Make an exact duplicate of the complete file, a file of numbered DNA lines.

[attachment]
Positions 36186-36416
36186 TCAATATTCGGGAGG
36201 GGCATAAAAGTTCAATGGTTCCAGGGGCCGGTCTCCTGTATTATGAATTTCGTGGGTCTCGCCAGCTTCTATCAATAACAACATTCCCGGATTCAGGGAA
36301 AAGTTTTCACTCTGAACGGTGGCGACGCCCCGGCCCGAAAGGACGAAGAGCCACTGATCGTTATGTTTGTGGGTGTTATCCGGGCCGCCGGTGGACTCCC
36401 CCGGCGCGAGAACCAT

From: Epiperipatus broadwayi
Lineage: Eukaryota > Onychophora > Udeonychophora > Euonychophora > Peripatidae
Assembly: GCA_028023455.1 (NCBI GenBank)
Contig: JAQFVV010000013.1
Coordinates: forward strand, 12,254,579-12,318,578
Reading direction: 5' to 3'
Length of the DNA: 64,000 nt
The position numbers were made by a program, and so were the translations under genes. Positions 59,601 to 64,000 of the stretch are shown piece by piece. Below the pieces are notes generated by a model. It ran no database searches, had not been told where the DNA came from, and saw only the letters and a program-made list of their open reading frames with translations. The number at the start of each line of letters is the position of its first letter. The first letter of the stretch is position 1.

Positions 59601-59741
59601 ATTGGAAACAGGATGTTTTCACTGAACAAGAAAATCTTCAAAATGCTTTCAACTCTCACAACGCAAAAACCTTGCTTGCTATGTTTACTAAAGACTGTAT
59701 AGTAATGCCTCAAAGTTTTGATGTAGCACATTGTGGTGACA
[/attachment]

Positions 36186-36416
36186 TCAATATTCGGGAGG
36201 GGCATAAAAGTTCAATGGTTCCAGGGGCCGGTCTCCTGTATTATGAATTTCGTGGGTCTCGCCAGCTTCTATCAATAACAACATTCCCGGATTCAGGGAA
36301 AAGTTTTCACTCTGAACGGTGGCGACGCCCCGGCCCGAAAGGACGAAGAGCCACTGATCGTTATGTTTGTGGGTGTTATCCGGGCCGCCGGTGGACTCCC
36401 CCGGCGCGAGAACCAT

From: Epiperipatus broadwayi
Lineage: Eukaryota > Onychophora > Udeonychophora > Euonychophora > Peripatidae
Assembly: GCA_028023455.1 (NCBI GenBank)
Contig: JAQFVV010000013.1
Coordinates: forward strand, 12,254,579-12,318,578
Reading direction: 5' to 3'
Length of the DNA: 64,000 nt
The position numbers were made by a program, and so were the translations under genes. Positions 59,601 to 64,000 of the stretch are shown piece by piece. Below the pieces are notes generated by a model. It ran no database searches, had not been told where the DNA came from, and saw only the letters and a program-made list of their open reading frames with translations. The number at the start of each line of letters is the position of its first letter. The first letter of the stretch is position 1.

Positions 59601-59741
59601 ATTGGAAACAGGATGTTTTCACTGAACAAGAAAATCTTCAAAATGCTTTCAACTCTCACAACGCAAAAACCTTGCTTGCTATGTTTACTAAAGACTGTAT
59701 AGTAATGCCTCAAAGTTTTGATGTAGCACATTGTGGTGACA